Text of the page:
Juan Valladares and Dr. Gerrit van Dyk, Religion and Family History Department
The goal of this project is twofold: first, we outlined the life and ministry of Elijah Able, an early Mormon Pioneer and the first well documented African American man to be ordained to the Priesthood. Second, we historically analyzed “the priesthood and temple restriction” (Race and the Priesthood, LDS Gospel Topics) on African Americans in the LDS church and how its understanding has grown over time.
The scholarly work sketching the life of Elijah Able has undergone a few distinct stages of development. The first stage begins with Andrew Jenson, the assistant Church Historian, who was the first to attempt a comprehensive examination of Able’s life. Limited to a single paragraph in his 1901 compilation of LDS biographies, Jenson outlines Able’s birth, priesthood ordination, western migration, residence, and missionary work (Jenson, Latter-Day Saint Biographical Encyclopedia, 1901). A different phase of the study of Elijah Able falls into the broader category encompassed by an attempt from members and nonmembers alike to situate the Church within the Civil Rights Movement. George Romney’s 1962 gubernatorial candidacy and subsequent presidential campaign forced the Church to step into the public’s eye at a particularly sensitive time. The study of the experience of Blacks in the Church and Elijah Able as a historical figure spiked in the years leading up to the lifting of the priesthood restriction. With this spike came an ensuing leveling off and eventual pause. Availability to more historical documents makes it possible for us to reexamine what is known.
Historical Documentation Analysis
Able’s life becomes especially noteworthy in 1836, after his ordination to the higher, or Melchizedek, priesthood. Although the specific date is contested, some claim that it was “Joseph the martyr” was the one who ordained Able to the priesthood (E. Kinney letter to W. Watson, 1885). Soon after this ordination, Able participated in the ordinance of washing and anointing performed in the Kirtland temple; these ordinances constituted the holiest and most sacred rituals available to members of the Church at the time (Nuttall, Diary of L. John Nuttall, 1879). This same year he received his patriarchal blessing and eventually served three missions- two of which occurred after his ordination into the office of Seventy. These important life events placed significant validity in the idea that neither Joseph Smith nor the early Church limited priesthood privileges on the basis of race or ancestry.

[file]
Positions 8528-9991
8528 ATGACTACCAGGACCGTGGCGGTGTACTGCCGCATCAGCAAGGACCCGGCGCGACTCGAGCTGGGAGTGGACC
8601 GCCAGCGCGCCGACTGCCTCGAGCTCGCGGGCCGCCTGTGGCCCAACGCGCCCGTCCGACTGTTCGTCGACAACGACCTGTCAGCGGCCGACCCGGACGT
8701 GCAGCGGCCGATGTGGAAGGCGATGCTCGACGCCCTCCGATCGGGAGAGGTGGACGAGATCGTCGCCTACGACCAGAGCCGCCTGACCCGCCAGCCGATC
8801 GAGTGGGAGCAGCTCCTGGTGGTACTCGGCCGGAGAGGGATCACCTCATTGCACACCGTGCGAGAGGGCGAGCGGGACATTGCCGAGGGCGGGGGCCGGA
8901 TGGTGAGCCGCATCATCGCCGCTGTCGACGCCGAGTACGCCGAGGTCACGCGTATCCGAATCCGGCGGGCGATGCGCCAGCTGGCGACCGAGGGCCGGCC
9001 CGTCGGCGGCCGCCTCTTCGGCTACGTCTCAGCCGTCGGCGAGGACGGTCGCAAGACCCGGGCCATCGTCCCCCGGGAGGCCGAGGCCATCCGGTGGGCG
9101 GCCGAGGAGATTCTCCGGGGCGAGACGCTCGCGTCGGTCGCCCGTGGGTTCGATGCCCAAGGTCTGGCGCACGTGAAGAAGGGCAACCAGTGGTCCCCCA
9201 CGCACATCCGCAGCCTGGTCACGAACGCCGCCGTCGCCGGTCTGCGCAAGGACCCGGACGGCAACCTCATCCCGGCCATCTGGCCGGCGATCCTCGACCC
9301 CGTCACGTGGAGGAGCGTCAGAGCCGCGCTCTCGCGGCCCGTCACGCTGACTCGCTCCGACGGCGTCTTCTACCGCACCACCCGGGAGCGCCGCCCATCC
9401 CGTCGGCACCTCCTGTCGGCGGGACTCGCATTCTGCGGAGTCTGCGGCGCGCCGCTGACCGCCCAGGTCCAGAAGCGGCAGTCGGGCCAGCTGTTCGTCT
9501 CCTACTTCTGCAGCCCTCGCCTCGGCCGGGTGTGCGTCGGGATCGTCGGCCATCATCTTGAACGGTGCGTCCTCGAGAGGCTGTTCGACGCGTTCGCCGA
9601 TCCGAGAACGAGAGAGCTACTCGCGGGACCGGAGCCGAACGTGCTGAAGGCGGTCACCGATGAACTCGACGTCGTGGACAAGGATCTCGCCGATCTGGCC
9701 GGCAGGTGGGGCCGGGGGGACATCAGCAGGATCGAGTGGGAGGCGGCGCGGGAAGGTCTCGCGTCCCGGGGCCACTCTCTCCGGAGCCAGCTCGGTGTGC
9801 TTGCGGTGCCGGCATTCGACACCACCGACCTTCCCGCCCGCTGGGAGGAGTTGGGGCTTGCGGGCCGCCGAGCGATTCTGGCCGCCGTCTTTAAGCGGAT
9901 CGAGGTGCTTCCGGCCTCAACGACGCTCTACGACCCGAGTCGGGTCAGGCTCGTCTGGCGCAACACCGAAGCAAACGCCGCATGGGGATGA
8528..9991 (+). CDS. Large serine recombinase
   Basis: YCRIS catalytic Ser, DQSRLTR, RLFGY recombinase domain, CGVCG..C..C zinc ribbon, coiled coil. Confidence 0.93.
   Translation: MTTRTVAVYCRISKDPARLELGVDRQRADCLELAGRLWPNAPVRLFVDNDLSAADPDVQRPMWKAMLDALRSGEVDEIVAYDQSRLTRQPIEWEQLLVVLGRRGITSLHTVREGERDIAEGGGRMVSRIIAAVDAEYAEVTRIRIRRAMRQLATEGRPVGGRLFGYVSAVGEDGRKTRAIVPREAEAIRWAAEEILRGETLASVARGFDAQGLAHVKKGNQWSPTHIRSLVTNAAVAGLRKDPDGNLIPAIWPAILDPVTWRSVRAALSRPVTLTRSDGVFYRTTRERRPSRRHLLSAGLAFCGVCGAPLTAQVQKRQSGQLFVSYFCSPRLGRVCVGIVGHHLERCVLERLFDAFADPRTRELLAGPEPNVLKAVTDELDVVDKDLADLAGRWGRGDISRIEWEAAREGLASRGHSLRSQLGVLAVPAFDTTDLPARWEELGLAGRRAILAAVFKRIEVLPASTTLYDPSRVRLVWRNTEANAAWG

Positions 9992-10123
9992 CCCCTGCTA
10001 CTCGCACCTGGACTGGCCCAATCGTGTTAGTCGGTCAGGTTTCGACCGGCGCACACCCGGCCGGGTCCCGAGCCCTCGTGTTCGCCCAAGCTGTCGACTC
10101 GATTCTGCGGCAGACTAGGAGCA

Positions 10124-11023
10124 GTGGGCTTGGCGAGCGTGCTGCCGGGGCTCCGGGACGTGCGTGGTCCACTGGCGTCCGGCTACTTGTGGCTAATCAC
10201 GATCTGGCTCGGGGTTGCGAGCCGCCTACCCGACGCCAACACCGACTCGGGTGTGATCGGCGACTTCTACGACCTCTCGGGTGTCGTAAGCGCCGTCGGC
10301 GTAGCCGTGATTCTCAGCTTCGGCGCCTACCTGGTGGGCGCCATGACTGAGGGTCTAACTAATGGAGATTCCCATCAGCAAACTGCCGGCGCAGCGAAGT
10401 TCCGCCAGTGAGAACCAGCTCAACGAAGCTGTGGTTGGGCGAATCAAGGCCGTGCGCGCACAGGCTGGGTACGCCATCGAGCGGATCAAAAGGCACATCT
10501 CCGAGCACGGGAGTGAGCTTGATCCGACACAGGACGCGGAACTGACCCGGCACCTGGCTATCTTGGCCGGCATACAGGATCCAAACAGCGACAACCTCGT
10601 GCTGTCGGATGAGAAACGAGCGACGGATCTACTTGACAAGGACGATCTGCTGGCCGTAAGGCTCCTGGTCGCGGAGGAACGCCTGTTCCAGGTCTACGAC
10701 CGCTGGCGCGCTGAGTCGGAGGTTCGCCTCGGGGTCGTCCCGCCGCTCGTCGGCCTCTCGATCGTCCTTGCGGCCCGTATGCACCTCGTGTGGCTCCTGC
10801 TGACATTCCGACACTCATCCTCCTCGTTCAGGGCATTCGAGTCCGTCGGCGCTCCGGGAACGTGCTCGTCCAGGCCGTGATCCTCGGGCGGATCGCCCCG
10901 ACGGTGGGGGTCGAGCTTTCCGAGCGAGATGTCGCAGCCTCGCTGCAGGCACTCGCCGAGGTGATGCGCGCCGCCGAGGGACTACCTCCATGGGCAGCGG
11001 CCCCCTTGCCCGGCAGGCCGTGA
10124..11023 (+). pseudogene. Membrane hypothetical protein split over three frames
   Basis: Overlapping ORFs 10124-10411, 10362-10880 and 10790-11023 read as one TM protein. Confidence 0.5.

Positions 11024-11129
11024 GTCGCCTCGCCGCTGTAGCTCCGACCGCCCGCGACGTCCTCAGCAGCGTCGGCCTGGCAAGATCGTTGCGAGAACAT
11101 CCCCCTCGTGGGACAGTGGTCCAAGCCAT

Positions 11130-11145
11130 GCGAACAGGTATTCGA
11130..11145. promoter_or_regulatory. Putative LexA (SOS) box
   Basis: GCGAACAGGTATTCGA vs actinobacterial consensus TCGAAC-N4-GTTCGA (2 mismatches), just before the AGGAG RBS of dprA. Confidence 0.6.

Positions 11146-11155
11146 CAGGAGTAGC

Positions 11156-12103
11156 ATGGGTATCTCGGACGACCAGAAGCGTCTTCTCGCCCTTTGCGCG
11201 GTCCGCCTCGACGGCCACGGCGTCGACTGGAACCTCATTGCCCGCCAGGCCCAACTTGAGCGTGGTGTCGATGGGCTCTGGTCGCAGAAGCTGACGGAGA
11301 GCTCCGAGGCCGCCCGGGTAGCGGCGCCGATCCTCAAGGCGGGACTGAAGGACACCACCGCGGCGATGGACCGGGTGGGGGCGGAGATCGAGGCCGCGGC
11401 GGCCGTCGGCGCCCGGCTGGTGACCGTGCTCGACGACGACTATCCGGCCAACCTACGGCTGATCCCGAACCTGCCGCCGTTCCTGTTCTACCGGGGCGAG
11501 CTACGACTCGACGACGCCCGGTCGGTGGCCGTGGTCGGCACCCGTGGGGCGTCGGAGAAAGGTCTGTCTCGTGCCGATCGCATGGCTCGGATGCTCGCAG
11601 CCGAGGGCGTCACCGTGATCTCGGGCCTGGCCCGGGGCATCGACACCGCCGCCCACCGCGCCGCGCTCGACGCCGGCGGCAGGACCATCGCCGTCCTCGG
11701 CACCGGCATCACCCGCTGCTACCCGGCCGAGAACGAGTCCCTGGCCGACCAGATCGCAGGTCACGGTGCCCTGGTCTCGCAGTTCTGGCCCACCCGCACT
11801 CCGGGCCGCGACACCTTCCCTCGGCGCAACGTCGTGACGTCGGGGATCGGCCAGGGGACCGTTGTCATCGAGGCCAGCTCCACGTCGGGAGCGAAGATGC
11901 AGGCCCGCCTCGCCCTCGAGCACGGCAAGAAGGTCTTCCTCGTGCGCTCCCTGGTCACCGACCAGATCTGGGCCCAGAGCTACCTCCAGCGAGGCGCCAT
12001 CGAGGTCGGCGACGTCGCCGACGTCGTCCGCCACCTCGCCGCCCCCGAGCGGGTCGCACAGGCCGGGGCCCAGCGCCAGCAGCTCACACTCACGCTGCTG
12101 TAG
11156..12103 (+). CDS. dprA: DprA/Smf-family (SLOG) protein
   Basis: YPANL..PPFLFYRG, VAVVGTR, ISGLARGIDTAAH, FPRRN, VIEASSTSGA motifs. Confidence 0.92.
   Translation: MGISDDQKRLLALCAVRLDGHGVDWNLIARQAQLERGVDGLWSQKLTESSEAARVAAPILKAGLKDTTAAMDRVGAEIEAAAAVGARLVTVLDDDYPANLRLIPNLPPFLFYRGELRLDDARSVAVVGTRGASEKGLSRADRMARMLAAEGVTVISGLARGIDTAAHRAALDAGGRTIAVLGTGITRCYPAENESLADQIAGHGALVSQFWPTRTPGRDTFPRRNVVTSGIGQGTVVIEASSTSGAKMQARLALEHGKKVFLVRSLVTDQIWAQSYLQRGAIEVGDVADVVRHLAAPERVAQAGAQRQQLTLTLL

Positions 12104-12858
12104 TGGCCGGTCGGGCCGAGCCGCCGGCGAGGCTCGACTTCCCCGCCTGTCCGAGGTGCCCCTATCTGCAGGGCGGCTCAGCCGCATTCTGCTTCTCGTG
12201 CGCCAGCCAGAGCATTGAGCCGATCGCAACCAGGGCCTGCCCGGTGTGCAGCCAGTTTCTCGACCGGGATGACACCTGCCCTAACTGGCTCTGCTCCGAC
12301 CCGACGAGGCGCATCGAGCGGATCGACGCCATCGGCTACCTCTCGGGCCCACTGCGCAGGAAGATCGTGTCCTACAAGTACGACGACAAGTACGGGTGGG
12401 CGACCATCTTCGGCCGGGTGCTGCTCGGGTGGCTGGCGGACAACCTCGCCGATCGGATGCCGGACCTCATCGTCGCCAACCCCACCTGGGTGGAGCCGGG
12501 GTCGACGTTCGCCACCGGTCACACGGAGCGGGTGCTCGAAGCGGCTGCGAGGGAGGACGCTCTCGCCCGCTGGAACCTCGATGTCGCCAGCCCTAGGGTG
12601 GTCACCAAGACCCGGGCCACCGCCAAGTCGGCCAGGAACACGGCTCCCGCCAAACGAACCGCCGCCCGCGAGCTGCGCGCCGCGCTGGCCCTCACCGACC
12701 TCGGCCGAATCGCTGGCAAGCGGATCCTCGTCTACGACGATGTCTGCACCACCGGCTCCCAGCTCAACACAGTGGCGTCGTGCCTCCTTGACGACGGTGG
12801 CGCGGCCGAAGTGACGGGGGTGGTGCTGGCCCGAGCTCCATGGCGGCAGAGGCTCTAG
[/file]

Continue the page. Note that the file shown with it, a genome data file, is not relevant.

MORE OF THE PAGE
Figure 1 – Elijah Able probably in his late fifties, George A. Smith Photography Collection, PH 5962, Fd. 20, item 9. Church History Library.
After Able’s 1853 western migration, as part of the Appleton M. Harmon Company, his position within the Church began to be affected by the priesthood restriction. In 1852 Brigham Young’s “An Act in Relation to Service” both legalized slavery in the Utah territory and established a policy which restricted the priesthood from those of African ancestry (Ricks, A peculiar place for the peculiar institution, 2007). The damage does not seem to emerge from the priesthood restriction itself, but rather from the logic used to support it. By virtue of his office as prophet, seer and revelator, Brigham Young placed renewed validity in the centuries-old idea that those of African ancestry were decedents of Cain and therefore inferior to other races. This was the first time this belief was used to justify policies within the LDS teaching.